where (n - 1)' = [[summation].sup.k.sub.i-1] in [.sub.i][2.sup.i-1] if n - 1 has the dyadic expansion [[summation].sup.k.sub.i-0] in [.sub.i][2.sup.i].
Write [mathematical expression not reproducible] the dyadic expansion of n.
If n = 1, it is clear by Fact 2.1 (i), and so we assume n [greater than or equal to] 2 and n - 1 [greater than or equal to] 1 has the dyadic expansion [[summation].sup.k.sub.i-0] in [.sub.i][2.sup.i], with [n.sub.k] = 1.
Let [alpha] = (0.[[alpha].sub.1][[alpha].sub.2] ...) 2 be the unique dyadic expansion of a with infinitely many 0s.
From now, we rephrase the statement of Lemma 8 in terms of the dyadic expansion of [square root of 2].
Regarding the quantities [r.sub.inf] (b) and [r.sub.sup] (b), it has been (even implicitly) conjectured that [r.sub.inf] (b) = [r.sub.sup](b) = 1/2, that is, the asymptotic occurrence rates of 0s and 1s in the dyadic expansion of [square root of 2] coincide with each other.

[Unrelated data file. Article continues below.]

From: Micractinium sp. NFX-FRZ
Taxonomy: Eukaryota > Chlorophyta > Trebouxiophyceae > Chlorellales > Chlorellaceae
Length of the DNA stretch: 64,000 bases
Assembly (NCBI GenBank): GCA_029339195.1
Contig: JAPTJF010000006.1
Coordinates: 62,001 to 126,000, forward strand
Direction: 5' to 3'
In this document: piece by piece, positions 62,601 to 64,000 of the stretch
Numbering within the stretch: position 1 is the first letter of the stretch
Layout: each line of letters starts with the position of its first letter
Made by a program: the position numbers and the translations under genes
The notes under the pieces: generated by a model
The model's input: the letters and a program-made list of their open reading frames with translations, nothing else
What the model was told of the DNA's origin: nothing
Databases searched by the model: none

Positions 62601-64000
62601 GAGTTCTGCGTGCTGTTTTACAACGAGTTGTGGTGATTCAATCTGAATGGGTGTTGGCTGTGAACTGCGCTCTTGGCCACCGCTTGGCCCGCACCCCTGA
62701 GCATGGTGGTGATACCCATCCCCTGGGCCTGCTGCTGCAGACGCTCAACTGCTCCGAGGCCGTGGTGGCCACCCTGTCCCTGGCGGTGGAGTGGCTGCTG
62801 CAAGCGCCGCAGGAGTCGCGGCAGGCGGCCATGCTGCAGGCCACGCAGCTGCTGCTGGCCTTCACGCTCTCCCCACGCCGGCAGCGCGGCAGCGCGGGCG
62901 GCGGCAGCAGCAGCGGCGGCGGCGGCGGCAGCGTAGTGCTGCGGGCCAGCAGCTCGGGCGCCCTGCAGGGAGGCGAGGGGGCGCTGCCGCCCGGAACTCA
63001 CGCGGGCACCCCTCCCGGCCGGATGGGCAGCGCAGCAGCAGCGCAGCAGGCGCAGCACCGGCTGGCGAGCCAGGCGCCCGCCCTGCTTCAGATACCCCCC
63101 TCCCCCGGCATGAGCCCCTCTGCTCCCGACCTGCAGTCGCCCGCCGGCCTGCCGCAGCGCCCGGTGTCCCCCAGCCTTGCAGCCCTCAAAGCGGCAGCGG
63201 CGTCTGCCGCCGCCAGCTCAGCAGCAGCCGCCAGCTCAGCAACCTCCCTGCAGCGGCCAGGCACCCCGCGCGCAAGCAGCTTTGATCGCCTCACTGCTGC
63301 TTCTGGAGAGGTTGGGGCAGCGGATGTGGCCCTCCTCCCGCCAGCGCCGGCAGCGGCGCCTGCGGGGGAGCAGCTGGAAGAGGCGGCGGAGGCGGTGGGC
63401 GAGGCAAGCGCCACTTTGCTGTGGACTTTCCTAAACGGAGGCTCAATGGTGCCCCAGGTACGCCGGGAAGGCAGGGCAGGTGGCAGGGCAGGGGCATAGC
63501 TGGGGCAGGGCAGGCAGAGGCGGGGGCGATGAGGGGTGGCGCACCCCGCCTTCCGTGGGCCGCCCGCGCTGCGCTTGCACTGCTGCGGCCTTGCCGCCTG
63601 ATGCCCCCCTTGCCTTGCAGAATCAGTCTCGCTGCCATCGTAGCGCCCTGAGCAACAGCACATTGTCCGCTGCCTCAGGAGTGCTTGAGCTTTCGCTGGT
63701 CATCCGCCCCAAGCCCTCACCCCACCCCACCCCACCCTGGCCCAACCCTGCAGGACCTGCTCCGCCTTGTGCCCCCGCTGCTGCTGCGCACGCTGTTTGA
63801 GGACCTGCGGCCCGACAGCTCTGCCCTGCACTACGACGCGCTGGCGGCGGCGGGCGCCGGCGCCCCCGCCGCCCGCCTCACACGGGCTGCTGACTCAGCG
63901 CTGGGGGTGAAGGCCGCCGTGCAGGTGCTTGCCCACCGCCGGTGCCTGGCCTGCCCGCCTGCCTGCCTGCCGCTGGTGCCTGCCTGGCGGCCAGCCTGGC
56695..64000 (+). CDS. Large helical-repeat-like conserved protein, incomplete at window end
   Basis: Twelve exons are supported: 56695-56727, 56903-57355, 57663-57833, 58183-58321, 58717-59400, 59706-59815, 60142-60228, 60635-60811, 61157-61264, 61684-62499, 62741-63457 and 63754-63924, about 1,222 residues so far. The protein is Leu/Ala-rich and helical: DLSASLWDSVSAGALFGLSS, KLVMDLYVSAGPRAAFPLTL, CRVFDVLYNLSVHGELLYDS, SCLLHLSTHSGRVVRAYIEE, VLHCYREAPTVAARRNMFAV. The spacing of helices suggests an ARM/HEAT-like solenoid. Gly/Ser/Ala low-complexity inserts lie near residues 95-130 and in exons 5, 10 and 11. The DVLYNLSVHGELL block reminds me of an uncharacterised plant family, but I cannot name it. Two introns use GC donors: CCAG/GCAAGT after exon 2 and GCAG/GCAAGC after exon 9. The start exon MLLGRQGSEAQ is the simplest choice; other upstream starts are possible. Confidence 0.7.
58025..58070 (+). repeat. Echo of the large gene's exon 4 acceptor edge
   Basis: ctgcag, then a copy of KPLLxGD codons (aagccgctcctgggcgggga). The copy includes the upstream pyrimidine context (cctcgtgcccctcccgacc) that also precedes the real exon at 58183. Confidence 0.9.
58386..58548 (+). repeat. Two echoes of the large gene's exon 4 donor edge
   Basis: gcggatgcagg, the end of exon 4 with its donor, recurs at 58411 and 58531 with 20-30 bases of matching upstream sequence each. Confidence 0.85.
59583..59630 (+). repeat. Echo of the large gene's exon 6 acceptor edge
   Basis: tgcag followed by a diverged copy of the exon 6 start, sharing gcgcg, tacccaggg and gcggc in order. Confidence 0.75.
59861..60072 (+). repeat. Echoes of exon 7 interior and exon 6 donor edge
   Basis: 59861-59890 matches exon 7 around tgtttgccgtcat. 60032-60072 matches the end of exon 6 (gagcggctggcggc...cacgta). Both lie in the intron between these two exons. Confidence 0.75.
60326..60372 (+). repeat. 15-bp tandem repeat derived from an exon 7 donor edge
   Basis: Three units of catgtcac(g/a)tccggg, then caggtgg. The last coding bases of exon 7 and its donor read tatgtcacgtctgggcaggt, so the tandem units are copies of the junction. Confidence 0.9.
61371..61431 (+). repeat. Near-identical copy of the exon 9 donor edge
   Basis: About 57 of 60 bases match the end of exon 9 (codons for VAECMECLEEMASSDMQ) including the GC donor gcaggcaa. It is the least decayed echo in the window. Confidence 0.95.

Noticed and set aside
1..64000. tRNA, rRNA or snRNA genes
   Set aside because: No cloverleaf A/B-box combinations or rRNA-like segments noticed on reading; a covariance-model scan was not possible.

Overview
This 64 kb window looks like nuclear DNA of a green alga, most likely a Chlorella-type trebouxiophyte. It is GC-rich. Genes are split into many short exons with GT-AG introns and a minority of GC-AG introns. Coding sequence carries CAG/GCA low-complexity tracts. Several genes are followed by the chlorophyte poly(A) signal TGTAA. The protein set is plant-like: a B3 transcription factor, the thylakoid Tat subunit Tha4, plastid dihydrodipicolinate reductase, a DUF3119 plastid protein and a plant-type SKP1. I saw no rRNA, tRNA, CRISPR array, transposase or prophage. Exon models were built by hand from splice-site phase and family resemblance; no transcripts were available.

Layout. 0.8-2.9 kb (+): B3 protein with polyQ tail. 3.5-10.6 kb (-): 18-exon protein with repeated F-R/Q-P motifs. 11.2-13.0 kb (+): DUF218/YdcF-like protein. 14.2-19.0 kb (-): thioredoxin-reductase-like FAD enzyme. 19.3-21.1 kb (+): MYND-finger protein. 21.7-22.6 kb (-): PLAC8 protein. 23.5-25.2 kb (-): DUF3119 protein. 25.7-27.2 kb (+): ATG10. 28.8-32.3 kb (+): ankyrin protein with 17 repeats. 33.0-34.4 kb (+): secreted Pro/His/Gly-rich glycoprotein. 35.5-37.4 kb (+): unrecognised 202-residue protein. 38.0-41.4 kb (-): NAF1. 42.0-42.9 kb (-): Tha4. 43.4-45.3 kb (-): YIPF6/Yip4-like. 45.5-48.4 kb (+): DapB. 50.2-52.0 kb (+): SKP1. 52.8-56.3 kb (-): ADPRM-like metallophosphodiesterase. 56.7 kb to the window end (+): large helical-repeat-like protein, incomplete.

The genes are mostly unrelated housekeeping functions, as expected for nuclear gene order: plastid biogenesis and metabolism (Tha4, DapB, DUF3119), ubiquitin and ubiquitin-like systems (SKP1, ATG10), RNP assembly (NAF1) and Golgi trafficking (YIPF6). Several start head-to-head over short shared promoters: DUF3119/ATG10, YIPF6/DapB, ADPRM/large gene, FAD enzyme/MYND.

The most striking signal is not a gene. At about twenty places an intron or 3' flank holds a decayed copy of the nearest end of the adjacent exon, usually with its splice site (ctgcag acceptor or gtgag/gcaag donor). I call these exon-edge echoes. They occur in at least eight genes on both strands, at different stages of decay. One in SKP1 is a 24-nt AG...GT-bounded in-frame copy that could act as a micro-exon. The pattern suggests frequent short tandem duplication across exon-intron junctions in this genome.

Long regarded as the master in infant psychology, Tronick (pediatrics, Harvard Medical School) has compiled 36 of his articles on neurobehavior, culture, infant social and emotional interaction, natural and experimental perturbations, and the dyadic expansion
of consciousness and making of meaning.
We also use the frequency derivatives of the Green's function and the Green's dyadic expansions